At least 33 militants have been killed in clashes between the army and pro-Taleban rebels in north-western Pakistan, the military has said.
Militants in Swat maintain are highly visible
The troops attacked rebel positions in the mountains of Swat using helicopter gunships and artillery.
Two soldiers were also killed in the attack, the army said.
Located near the country's restive tribal area along the Afghan border, Swat has been the scene of recent clashes between the two sides.
The authorities say there are fears that the Swat valley is becoming a haven for al-Qaeda and the Taleban and last month the army sent reinforcements to the area.
The men were killed on Wednesday in a series of attacks in Swat, a valley about 160kms (100 miles) northwest of the capital, Islamabad, army spokesman Maj Gen Waheed Arshad said.
"Helicopters were used in the operation. They shelled known militant positions on hill tops," he said.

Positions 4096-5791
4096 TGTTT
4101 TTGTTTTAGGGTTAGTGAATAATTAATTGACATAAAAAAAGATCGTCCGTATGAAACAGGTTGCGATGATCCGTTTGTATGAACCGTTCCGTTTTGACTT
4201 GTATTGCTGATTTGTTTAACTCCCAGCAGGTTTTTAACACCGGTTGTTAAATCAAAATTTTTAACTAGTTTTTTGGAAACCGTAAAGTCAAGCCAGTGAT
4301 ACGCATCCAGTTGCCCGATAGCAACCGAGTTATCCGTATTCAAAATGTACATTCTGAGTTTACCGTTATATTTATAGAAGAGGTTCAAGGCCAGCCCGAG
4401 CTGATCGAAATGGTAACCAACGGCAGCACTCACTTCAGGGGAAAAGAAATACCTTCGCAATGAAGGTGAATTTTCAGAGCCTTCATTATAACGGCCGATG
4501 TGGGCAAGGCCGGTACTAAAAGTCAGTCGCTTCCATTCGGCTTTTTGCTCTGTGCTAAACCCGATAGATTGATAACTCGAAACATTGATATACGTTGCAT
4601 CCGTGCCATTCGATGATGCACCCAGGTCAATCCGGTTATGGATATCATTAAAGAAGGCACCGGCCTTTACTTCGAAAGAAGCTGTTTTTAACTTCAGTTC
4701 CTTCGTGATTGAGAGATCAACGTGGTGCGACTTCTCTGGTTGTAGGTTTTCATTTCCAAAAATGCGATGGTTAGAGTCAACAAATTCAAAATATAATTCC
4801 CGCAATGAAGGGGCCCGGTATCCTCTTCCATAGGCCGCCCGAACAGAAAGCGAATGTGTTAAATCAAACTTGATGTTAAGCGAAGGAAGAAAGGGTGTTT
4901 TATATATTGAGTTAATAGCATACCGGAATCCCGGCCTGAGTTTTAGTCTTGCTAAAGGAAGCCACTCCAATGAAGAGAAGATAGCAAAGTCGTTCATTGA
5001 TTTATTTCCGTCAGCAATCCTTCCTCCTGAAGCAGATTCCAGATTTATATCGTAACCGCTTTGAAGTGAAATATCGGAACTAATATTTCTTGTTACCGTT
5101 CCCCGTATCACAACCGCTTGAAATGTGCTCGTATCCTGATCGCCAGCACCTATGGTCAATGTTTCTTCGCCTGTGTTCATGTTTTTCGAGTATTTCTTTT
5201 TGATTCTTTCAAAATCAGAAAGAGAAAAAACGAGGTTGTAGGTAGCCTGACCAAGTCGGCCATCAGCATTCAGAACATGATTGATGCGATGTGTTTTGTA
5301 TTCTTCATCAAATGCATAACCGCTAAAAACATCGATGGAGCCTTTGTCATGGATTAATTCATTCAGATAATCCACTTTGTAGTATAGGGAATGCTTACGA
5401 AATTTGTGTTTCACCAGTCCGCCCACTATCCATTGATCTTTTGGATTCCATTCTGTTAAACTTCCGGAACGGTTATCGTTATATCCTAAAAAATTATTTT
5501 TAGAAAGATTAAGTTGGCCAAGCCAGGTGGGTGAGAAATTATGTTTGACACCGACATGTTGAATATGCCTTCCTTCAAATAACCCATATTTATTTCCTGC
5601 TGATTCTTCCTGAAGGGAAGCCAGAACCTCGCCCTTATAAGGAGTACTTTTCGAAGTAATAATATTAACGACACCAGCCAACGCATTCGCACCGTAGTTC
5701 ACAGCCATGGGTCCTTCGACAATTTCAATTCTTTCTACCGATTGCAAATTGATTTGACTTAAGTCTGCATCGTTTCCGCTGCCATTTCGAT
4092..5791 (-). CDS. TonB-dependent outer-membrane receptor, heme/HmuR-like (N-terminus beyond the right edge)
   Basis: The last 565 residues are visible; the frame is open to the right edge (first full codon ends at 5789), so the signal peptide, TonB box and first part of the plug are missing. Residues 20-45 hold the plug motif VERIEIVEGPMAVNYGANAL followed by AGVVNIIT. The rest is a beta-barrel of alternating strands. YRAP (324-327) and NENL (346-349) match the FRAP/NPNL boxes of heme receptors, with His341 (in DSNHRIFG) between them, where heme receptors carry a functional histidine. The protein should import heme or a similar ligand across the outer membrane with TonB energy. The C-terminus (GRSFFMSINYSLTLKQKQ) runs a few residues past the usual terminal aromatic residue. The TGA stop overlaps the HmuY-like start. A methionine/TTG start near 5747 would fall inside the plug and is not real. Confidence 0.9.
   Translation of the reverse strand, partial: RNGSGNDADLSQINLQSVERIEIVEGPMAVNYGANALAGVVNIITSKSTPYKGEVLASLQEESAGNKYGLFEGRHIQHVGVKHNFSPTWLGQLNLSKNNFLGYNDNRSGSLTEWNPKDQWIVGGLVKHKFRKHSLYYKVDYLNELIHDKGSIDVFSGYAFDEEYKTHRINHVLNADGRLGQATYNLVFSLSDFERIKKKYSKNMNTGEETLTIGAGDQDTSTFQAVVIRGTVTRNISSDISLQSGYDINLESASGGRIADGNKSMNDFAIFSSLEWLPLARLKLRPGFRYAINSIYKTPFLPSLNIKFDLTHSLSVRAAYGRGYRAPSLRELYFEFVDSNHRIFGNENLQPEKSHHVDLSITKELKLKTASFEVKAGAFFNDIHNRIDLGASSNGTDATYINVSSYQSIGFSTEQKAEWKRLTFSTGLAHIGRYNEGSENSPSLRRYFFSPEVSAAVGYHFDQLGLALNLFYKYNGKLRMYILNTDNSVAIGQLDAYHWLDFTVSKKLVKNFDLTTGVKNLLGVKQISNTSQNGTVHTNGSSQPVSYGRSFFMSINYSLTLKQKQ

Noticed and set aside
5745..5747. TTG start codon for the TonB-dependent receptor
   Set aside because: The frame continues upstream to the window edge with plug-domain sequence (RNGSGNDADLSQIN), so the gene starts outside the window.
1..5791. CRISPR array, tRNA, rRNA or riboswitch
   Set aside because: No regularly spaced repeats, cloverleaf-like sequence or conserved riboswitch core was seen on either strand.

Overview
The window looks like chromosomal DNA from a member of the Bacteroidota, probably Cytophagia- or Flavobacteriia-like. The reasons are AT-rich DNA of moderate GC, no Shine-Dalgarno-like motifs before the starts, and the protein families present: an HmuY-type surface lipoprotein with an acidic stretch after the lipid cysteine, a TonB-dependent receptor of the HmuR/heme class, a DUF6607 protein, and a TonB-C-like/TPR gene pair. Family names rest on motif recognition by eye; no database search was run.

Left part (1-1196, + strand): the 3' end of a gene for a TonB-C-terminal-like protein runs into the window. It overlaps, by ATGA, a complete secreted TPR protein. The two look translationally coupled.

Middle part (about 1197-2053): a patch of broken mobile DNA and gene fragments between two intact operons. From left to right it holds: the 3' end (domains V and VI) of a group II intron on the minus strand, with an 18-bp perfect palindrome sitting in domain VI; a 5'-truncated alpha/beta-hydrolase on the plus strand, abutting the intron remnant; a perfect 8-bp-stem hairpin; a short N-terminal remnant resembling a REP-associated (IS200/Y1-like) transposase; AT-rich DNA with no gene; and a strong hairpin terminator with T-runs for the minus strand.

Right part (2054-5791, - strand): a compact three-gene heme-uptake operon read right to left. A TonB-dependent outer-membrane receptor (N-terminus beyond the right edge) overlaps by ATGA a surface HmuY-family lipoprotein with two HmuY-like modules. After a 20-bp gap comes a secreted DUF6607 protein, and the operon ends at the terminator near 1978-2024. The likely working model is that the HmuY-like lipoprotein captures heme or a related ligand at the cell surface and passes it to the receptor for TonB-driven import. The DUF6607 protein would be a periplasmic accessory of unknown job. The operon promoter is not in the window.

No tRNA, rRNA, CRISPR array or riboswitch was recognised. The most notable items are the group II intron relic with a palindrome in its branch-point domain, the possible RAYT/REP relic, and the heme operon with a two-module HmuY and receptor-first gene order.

"In one incident a vehicle carrying 17 militants was targeted, the vehicle fell from a hilltop and all were killed. They were militants, there is no doubt, they had arms," he added.
Officials said the dead militants were loyal to a pro-Taleban rebel cleric, Maulana Fazlullah.
An army statement said militants fired six mortar rounds on Wednesday at the airport near Mingora, the region's main town, killing two troops and injuring five more.
Ringed by mountains, the Swat Valley is a scenic area traditionally popular with tourists, but has been overrun by militants in recent times.